Rationale of Policy
Smart agriculture primarily looks into incorporating various technologies in the field of agriculture. Ideally, the article highlights Smart agriculture policy and the various technologies that are already in place. In understanding the impact that technology can have on agriculture, a variety of methods have been developed to ensure that the future of agriculture is secured. Practically, the incorporation of technology in agriculture began with the consideration of the tools that are used to simplify agricultural work (Demont, Erik, and Tollens, 2001). Basically, the overall perception of technology in agriculture is based on the nature of tools of trade that are used.. However, aside from the infrastructure that is incorporated in agriculture, there is the consideration of the ‘liveware’ that is under heavy research in the current society. The liveware ideally constitutes looking into the DNA and genomes of plants and animal cells and thus determine the type of qualities that are relevant. Based on the researches that have been conducted by the various scholars in the field through the study of plant genomes, it is bound to make it possible for crops to grow on their own without the continuous period of having to plant the seeds and wait for the crops to germinate It is through the incorporation of Smart agriculture that the assurance of food security on an international level is made possible.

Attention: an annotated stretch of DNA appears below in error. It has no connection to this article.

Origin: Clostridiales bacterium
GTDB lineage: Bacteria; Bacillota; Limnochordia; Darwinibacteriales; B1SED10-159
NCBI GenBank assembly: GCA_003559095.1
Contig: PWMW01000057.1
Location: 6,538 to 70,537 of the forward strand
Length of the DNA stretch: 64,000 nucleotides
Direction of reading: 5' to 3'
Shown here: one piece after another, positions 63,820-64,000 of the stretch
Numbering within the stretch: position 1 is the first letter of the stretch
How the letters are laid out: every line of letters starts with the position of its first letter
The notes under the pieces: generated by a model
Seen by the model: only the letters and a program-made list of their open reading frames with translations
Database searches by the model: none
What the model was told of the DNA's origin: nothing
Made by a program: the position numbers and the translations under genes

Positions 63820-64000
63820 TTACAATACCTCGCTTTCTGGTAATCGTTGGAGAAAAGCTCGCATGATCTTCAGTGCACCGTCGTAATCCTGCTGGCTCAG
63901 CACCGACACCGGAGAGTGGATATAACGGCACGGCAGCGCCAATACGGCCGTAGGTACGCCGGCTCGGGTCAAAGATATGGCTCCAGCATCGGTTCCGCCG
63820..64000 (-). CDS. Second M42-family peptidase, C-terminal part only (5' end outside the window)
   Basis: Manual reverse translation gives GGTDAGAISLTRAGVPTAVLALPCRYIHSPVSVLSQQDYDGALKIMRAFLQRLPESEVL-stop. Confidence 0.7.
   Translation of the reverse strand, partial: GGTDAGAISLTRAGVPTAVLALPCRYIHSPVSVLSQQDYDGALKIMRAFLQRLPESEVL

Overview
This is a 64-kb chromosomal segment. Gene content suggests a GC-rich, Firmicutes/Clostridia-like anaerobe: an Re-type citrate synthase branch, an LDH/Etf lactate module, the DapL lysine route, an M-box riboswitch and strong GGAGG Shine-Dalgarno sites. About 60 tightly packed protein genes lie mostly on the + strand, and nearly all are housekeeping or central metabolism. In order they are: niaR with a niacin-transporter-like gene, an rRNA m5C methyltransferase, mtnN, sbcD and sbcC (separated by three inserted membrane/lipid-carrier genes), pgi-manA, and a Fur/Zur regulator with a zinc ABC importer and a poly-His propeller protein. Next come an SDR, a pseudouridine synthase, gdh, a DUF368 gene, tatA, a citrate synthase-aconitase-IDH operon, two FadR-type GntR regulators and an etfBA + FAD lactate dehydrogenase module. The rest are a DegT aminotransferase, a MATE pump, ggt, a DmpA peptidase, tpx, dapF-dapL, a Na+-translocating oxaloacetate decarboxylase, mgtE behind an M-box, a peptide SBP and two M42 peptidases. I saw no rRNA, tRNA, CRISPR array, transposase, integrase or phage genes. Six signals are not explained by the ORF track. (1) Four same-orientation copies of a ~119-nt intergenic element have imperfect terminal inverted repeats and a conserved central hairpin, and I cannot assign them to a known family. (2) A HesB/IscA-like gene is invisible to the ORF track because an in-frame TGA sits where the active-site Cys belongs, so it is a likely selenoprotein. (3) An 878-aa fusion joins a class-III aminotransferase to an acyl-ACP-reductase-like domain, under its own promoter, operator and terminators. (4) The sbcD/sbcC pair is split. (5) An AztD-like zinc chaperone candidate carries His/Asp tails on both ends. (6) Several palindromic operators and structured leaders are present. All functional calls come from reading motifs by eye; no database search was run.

Stakeholders to the Policy
The Smart agriculture technology is one that has been pioneered in the developed countries before its spread to the developing world. The main people who are concerned and duly affected with the advancement and continued use of technology in agriculture include the farmers, the government and the consumers who are essentially the primary targets of the market. The farmers in this regard are the primary users of the technology in their agricultural practice. In essence, their application of the various technologies enables the farmers to improve on the quality of food that is produced and in turn benefit the overall market in terms of secured productivity.
The government, on the other hand, is a significant stakeholder in terms of benefiting from the revenues that emanate from the agricultural industry. However, most importantly is the fact that through the smart agriculture policy, food security is given priority and the government is able to channel resources significantly towards developmental goals in other sectors. In addition to this, the government is also a key provider of access to the relevant technologies that are feasible for the farmers to use in their activities.
The consumers are the market to which the agricultural produce is sold. In the absence of the consumers, the essence of smart agriculture as a policy loses its grounding. This is such that, smart agriculture as a policy is set up to ensure that the consumers have continuous supply of food and that food security is enhanced for future generations. Hence, as one of the primary stakeholders, the demands of the consumers have to be met and the supplies have to be constant to avert situations of hunger crises.
Economic Analysis of the Smart Agriculture Policy